Havana Carnival, Another Lost Tradition / Rebeca Monzo

When February began, the mass media (radio, television, print) began to promote the parties of King Momo.  The whole city was infected by the expectations of such a grand celebration.  Old and young used to enjoy these festivities so much that they were always celebrated in this month, for four weekends, leading up to Lent.

Days before the chosen start date, already utility poles on the city streets exhibited, by way of ornamentation, contest-winning posters, as well as photos of the Queen and her Ladies in the windows of the major stores, which had been chosen by a prestigious jury.

I remember when I was a girl, my family used to rent a box at the carnival in order to enjoy more comfort while we watched the endless legion of beautifully festooned floats pass by, with young girls on board, sometimes very dressed up and other times scantily clad (confronting the cold February temperatures), according to the theme the sponsors wished the rolling stages to represent.  Then came the convertibles cars and trucks, beautifully decorated.  Of all this, what without a doubt raised expectations most was the float of the Queen and her Ladies-in-Waiting.

The climax was the passing of the troupes with their colorful costumes, some of them carrying enormous lanterns, following the rhythm of their original and well-studied choreographies.  Among the most acclaimed always were the Guaracheros de Regla and the Alacran, this one the oldest of all.  Another spectacle that captured most attention was the risky acrobatics of the Acrobatic Police Motor Squad, with their red jackets and their snug black pants, highlighted by tall boots and varnished leggings, driving their impressive Harley-Davidson motorcycles.  The ride always opened with a profusion of fireworks.

Once the parade ended, we children, defying family prohibitions, threw ourselves into the street to gather the streamers strewn along the way and made big spheres with them to roll down the street.  The one who made the biggest felt, without anyone saying so, like a kind of champion.

The parade had a long route, coming out from the premises of the old Sports Palace, following the whole Malecon until taking the Paseo del Prado, turning at the Fuente de la India and traveling back again to the Prado, resuming the Malecon until the point of departure, where the floats were parked.  Many people during the parade used to cross from one sidewalk to the opposite one to again see the floats on their return trip.

1959 arrived, and these happy celebrations were losing their splendor.  Slowly at first and later sharply, when all businesses were nationalized and their sponsorship was lost in the absence of advertising.  It is noteworthy that the Havana carnivals before this year were considered among the world’s most famous.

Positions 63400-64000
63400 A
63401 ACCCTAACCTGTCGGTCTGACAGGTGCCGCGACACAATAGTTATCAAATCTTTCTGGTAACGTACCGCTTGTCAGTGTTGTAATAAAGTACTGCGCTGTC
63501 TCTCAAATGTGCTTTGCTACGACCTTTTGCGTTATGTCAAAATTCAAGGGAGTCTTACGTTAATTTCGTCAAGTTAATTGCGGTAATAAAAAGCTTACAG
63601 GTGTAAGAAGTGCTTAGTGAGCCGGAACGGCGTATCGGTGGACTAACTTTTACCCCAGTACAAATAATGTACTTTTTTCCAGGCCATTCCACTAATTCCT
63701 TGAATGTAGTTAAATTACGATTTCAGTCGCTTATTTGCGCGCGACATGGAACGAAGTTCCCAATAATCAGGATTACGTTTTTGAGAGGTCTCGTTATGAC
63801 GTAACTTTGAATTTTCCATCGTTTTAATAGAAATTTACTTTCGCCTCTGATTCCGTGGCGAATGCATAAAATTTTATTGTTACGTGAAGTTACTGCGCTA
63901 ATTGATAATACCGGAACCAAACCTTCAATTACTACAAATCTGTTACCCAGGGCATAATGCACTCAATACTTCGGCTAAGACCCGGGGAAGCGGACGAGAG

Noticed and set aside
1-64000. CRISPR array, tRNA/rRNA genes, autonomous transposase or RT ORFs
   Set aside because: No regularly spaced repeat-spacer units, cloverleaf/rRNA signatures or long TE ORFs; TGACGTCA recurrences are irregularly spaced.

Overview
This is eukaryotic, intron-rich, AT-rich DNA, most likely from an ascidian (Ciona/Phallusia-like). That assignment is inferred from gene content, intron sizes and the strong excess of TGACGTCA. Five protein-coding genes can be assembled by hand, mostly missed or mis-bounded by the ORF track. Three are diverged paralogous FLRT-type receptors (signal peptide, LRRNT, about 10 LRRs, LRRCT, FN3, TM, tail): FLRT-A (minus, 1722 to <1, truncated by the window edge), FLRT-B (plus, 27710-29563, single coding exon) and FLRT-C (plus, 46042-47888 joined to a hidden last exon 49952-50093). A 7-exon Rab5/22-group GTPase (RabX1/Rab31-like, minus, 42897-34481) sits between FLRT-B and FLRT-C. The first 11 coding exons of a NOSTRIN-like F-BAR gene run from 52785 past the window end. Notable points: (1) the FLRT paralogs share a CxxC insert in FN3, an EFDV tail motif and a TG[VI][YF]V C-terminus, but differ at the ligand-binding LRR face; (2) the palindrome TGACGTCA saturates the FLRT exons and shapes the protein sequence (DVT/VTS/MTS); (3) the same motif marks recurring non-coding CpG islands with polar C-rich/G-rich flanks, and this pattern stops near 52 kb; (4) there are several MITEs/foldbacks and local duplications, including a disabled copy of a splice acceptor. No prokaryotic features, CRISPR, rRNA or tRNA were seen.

I managed to reach a little of the brightness that they still had when I was elected Morning Star in 1963.  By then, the terminology had already changed from Queen to Star and from Lady to Morning Star because the former were considered expression of the petty bourgeoisie.  It was no longer enough to be pretty and cultured and have good manners; now an important element as well was being an “integrated” person (working or studying or participating in political events).  Also the gifts offered to the winners stopped being relevant.  They still kept the tradition of displaying big photos of them in the store windows.

I remember by then I worked in the Foreign Trade Ministry in one of its enterprises. One afternoon, the syndicate secretary passed in a great hurry, touring all the offices, to announce to us, all the girls who worked there, that at the end of the workday we would not leave because an assembly would be held to elect the permanent cane cutters for the sugar harvest, and also the star who would represent the enterprise in those festivities.

To my surprise, I was the favored one.  The next selection would be among the more than 12 enterprises that composed the ministry, and this would determine who would be its representative.  I was elected again. Later competition was held among all the agencies that belonged to the Public Administration sector, to choose the Star herself, who would then compete on a national level.

So it was that one night I found myself in the Sports Center, competing with all the stars from all the syndicates.  Then I was elected first Morning Star of the Havana Carnival of 1963.  I never again went to those celebrations in spite of the fact that during the next nine s received invitations to the Presidential Box.  Now the carnivals that I enjoyed so much in my childhood had disappeared, and all that was left of them was a sad caricature.  In spite of the celebration of all these festivities, including this one, they were transferred “by decree” to the month of July, just when the heat is unbearable.

This weekend there will be a sad caricature of the carnivals on a reduced route along the Malecon where alcoholic beverages and repeated gastronomic offerings will abound.  Vulgarity and marginality, as is now customary, will reign at these celebrations.

Translated by mlk

27 July 2013